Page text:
An Albanian family is torn apart by a murder, resulting in a blood feud that finds Nik becoming the prime target and his sister, Rudina, forced to leave school in order to take over the family business
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Thomas Bo Larsen,
This film's center is a family in Albania. The main characters are Rudina, the oldest daughter, and Nik, the oldest son. Both have a pretty normal life. Rudina is an A-student in high-school and Nik very popular. He just fell in love with one of his fellow students. Their father earns the families income with a little bread delivery service. For that he uses a short cut through the neighbours ground, but the neighbour doesn't necessarily like that. But the ground had actually belonged to Rudina's and Nik's family once. One day the conflict escalates and the neighbour gets killed by Rudina's and Nik's father and their uncle. Because only their uncle gets caught by the police and their father is able to hide, the old law of blood feud is against the family. They cannot leave their house. Only the women of the family are allowed to leave the house. So Rudina has to quit school and continue the bread delivery service of the father, so the family can survive. The situation is tense as ... Written by
Music & Lyrics by Naser Gjinovci
Arranged by Florent Boshnjaku
Orchestrated by Meti Qaka, Xhengiz Boshnjaku (NRG Band)
Performed by Besnik Qaka (NRG Band)
Courtesy of Meti Qaka & Besnik Qaka(NRG Band) See more »
A whopping eight years after his debut feature Maria Full of Grace, Joshua Marston has finally returned with his follow-up, the Albanian drama The Forgiveness of Blood. Co-written with Andamion Murataj, Marston's Blood is a quiet, intimate look at the rift formed within a family after a blood feud forces them to live in isolation as penance. Marston certainly brought a level of intelligence to the story, with a focused look at the customs in Albania that would lead to this kind of standoff, which can apparently last for many years without being able to leave your home out of fear for your life.
Blood focuses primarily on Nik, the eldest son of the household who is the one most impacted by the events, and Rudina, the eldest daughter who is forced to give up school in order to take on the responsibilities that the men are no longer able to provide for. Marston refuses to add any level of artificial tension to this natural drama, instead letting the leisured pace build the intensity to its natural boiling point, although one could say that it never quite reaches that. The Forgiveness of Blood sizzles without ever pouring ever, which makes it less dramatically compelling but also more authentic in many ways.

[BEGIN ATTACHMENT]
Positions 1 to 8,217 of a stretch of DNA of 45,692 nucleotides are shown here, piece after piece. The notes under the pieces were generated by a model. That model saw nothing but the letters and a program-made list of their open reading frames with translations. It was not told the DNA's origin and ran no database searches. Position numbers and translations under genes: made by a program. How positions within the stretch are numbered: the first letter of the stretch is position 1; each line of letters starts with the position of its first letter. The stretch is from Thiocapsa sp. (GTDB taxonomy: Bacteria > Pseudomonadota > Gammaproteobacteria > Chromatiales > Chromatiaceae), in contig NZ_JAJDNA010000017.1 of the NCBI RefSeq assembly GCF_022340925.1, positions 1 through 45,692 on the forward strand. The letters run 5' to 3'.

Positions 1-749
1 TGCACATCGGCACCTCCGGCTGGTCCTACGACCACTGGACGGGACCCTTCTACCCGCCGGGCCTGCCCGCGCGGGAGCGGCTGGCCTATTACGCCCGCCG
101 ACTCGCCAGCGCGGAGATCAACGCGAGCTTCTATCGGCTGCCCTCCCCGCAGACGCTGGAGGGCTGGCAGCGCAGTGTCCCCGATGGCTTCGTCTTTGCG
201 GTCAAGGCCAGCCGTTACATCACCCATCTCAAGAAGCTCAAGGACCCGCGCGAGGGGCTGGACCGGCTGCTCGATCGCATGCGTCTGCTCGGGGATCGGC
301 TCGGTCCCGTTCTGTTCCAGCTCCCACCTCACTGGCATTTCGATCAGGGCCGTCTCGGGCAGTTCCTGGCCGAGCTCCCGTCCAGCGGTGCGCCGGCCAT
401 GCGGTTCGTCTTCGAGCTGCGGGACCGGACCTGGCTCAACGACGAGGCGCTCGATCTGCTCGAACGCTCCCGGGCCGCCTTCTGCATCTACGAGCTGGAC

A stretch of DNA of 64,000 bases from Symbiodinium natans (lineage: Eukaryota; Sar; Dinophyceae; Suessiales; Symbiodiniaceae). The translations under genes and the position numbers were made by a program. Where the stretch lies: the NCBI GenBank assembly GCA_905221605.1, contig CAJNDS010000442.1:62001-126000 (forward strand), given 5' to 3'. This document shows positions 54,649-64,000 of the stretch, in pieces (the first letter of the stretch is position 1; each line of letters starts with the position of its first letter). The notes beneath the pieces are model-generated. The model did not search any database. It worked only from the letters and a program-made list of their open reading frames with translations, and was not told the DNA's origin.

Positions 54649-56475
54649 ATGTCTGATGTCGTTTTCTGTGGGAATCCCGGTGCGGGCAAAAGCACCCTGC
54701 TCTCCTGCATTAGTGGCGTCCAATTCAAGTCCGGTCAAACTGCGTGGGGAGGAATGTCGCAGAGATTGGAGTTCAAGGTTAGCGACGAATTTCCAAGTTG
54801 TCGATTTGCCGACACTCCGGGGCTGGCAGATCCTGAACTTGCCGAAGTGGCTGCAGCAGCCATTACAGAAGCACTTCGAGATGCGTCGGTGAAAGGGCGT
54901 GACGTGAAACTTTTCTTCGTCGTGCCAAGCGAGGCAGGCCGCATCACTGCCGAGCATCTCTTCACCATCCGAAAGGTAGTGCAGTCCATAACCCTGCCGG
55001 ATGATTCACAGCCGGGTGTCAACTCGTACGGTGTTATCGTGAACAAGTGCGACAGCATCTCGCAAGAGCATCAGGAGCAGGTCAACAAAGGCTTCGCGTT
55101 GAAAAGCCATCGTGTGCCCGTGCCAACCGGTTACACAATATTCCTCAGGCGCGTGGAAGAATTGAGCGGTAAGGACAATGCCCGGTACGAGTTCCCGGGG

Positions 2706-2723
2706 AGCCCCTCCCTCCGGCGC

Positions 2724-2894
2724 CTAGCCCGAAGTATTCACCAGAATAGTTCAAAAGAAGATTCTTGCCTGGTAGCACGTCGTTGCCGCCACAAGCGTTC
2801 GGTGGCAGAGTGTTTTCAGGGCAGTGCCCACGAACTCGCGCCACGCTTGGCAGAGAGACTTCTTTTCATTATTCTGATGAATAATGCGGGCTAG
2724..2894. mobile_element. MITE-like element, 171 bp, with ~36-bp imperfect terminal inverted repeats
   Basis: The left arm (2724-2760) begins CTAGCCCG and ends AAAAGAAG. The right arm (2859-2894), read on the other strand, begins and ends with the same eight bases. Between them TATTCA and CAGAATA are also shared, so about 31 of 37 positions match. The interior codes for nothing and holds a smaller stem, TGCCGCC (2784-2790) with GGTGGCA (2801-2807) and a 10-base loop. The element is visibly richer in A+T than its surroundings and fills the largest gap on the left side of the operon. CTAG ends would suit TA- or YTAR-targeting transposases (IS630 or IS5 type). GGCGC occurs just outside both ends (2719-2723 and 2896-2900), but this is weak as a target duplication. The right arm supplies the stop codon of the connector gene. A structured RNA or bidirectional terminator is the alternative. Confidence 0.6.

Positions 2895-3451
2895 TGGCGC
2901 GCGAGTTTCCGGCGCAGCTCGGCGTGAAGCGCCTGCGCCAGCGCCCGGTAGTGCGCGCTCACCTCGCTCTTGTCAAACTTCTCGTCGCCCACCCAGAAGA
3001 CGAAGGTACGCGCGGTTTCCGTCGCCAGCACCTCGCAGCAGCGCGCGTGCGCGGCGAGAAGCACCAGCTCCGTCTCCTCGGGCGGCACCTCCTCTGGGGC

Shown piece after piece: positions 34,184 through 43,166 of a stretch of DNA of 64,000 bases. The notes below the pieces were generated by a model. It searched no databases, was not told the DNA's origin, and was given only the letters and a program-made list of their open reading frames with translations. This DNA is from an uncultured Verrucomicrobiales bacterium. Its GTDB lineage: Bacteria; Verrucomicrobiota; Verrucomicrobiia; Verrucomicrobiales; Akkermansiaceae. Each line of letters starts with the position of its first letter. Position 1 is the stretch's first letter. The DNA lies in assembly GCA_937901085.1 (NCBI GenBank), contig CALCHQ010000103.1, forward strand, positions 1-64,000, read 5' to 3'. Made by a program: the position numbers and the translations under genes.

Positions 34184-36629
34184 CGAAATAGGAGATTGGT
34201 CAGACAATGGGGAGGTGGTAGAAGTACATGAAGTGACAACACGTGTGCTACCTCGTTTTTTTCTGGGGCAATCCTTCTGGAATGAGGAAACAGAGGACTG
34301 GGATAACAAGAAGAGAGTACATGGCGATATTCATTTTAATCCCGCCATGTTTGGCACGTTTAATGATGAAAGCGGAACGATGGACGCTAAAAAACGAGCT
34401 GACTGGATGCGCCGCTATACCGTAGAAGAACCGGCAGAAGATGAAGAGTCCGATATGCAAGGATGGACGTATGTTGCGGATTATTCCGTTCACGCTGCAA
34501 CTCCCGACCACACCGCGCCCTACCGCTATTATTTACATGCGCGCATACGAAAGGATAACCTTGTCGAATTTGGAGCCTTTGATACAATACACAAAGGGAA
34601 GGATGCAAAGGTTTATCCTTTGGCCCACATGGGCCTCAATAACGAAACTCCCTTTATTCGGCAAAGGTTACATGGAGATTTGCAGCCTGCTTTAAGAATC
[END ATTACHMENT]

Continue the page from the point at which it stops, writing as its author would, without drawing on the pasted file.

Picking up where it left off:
It's the frustration growing within the walls of the household that drive the tension forward, with Nik going stir crazy inside and Rudina struggling with having to mature at a rapid pace as a result of her increased responsibility. With Maria Full of Grace, Marston plucked the young Catalina Sandino Moreno out of obscurity and brought her to an Oscar nomination for her first film role, and he once again demonstrates his gift with actors here, drawing superb performances out of first- timers Tristan Halilaj and Sindi Lacej, who portray Nik and Rudina.
The naturalism that Marston absorbs the picture in flows directly into their performances, which never hit a false note even in the more raw moments of familial discourse. Marston does such a brilliant job of bringing as much authenticity to the picture as possible, almost to a point where it detracts from the overall impact of it. He is certainly a unique voice in cinema today and this quiet drama is a firm example of that. Hopefully we won't have to wait another eight years to see what he pulls out next.
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